This blog contains material I wrote and posted on between the years 2005 and 2011 only. It does not contain any new material. For newer writing, please check my main blog (Bill the Butcher).

Monday, 26 November 2012

Old, Not Gold

Today I had kind of an unusual visitor at the clinic.

Yes, he was a sadhu, a "holy man" of Hinduism.

He looked more or less like the clown in the photo on the left, although he had rather more beads around his neck and a curly black beard. He waltzed in while I was between specimens, I mean patients, rattling a small stick on the usual metal pot with a handle these characters carry around.

I knew what he was there for, of course - money . All the things he could do with just a little money...

So right off, before he even opened his mouth, I told him, in Hindi, "No, I'm not going to donate anything."

He came right round the side of my desk. "Touch my beads," he said, rattling them at me. They were large and really crude, streaked with dirt. "Touch my beads and every problem of yours will be instantly cured."
"I can see you if you want treatment," I said, "otherwise don't waste your time and mine."

He wasn't fazed for an instant. "You're the doctor?" he said (not asked, said. Of course I was the doctor. What else?) "Doctors are all right, but god is greater than doctors". The word "god" was in English.

"I don't believe in god."

"All right, you don't believe in god, but you believe in religion, right? Religion is the supreme thing." Again, "religion" was in well-pronounced English.

"I don't," I said with as much patience as I could muster, "believe in religion."

"What do you believe in then?"

"Nothing. I believe in nothing." I picked up my Journal of the Indian Dental Association and opened it.

"Oh so that's how it've been brainwashed by your studies, you believe only in science." ("Science " in English, naturally.)  He stood there for a while but I kept my eyes firmly fixed on my magazine. In the end, reluctantly, he left.

Back when I worked for the Ramakrishna  Mission Polyclinic I remember one of these creatures getting a tooth filled by me and trying to pay me with a blessing...

Religion, I submit, is the first refuge of the scoundrel.

One of the more annoying comments I’ve come across, coming from theists, goes something like this: “Oh, you’re an atheist now, but just wait till you’re old. Then you’re going to be praying for your spiritual health.”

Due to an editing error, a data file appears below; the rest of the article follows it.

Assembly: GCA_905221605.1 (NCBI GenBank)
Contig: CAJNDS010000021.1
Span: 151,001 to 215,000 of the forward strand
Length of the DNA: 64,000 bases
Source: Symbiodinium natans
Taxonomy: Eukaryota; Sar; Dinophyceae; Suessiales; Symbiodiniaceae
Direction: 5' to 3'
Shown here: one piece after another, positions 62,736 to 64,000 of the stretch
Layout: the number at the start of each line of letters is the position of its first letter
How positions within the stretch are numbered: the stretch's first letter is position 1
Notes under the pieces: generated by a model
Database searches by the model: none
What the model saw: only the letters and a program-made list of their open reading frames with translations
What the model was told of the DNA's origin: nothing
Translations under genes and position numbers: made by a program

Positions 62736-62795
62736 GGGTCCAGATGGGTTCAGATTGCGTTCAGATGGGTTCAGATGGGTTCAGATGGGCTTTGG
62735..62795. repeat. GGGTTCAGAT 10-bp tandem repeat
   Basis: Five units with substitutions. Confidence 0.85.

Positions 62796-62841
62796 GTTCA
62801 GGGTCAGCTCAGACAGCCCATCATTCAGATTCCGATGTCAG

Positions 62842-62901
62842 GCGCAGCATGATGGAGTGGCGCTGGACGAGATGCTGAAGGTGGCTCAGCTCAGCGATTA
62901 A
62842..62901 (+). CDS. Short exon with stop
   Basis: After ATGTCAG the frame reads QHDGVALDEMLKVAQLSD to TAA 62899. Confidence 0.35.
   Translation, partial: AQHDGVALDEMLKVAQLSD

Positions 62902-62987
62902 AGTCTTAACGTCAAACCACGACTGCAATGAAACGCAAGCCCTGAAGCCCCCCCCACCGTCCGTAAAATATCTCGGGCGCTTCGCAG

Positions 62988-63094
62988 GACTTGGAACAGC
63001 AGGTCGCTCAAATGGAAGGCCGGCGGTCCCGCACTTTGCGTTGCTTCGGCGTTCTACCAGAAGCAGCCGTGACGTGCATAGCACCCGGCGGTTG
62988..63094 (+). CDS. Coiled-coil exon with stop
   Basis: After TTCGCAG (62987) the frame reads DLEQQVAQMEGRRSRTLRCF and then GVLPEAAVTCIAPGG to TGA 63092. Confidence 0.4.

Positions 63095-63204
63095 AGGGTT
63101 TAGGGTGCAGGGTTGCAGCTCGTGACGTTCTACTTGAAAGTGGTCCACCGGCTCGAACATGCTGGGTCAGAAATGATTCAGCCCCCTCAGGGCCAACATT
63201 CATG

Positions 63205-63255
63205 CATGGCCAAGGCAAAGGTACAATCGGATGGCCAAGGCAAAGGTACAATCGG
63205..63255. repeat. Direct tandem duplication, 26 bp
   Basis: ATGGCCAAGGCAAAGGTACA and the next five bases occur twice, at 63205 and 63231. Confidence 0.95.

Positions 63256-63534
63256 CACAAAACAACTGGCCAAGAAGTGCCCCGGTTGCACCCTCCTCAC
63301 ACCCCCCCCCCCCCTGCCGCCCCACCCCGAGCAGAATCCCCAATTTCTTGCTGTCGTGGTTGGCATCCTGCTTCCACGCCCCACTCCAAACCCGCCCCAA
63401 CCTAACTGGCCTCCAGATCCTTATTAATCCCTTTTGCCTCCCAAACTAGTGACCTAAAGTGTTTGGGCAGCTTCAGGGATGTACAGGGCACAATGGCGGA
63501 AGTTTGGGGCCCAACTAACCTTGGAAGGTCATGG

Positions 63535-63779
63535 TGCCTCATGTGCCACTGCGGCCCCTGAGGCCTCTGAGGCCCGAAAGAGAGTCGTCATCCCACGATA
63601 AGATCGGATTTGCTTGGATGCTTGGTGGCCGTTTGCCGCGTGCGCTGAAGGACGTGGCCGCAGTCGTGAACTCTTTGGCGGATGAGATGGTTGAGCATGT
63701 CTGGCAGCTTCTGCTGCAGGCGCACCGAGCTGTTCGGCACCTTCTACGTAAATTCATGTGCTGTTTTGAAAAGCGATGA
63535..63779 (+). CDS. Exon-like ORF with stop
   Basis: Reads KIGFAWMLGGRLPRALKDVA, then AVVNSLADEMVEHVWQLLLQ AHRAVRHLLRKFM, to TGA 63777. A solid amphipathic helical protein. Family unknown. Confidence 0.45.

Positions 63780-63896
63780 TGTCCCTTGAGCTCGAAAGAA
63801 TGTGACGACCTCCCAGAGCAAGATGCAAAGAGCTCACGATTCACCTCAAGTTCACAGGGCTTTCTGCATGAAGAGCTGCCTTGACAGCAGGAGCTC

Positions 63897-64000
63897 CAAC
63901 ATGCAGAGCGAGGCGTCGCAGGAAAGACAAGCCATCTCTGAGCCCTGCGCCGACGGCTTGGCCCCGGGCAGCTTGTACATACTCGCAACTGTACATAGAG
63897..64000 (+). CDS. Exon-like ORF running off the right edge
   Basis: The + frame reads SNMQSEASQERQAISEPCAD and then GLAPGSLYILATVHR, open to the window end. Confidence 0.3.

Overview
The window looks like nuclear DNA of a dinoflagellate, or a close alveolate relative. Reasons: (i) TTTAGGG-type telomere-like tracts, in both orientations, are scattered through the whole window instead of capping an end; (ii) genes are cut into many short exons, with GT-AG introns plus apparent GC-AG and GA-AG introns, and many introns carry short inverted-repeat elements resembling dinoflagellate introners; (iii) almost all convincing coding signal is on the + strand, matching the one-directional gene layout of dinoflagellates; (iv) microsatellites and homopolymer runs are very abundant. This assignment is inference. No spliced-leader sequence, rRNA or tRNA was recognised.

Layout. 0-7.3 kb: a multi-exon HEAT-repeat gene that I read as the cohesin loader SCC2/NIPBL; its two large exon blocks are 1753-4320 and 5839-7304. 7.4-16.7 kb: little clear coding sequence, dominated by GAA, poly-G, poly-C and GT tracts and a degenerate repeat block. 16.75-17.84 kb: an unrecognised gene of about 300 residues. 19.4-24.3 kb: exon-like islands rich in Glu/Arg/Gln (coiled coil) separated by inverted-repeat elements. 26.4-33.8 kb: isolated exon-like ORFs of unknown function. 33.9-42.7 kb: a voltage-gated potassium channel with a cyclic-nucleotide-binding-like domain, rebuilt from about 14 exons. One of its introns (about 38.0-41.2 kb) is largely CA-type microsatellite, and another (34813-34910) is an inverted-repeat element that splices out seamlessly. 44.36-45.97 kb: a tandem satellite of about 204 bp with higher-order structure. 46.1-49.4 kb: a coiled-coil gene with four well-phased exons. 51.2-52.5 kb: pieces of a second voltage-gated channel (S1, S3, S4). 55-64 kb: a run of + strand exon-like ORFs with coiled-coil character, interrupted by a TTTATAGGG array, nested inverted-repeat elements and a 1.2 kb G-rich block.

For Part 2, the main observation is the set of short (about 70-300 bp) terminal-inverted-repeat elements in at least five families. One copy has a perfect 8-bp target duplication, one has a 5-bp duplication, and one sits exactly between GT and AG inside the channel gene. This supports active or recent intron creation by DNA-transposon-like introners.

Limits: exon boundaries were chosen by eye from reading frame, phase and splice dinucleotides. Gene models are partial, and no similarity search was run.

I’ve never been able to get this: just what makes these people think that there’s some kind of default setting in us that make religion kick in as we grow older?
I know young people who are as theistic as old people and I know old atheists as I know young ones. And while I have never seen an atheist convert to theism with age, I have seen the obverse, even within my own family.
Since, personally speaking, I have never believed that we lose our intelligence and rational thinking ability as we age, and since I believe atheism is a product of rational thinking above all else, I can’t possibly think of any way in which someone who’s genuinely an atheist can – to coin a word – theistify him/herself as he or she grows old.
Now, as we grow older, all of us get knocks from life – the loss of friends and relatives, the fading of dreams, the shedding of illusions. Of course, if one’s weak minded enough and isn’t really convinced of the non-existence of some supreme deity, one can imagine one’s being punished at one’s unbelief and revert to worship of that supreme deity. However, if there’s any rational thinking at all in one’s head, one need only to look at the theists one knows and see if they’re better off in their lives. Taken as a body, they won’t be.
In case there’s any theist around with a gambling streak, I’m willing to lay a bet that in fifty years, if I should live that long, I shall be as unconvinced of the existence of a god as I am now.
What odds are you willing to offer?

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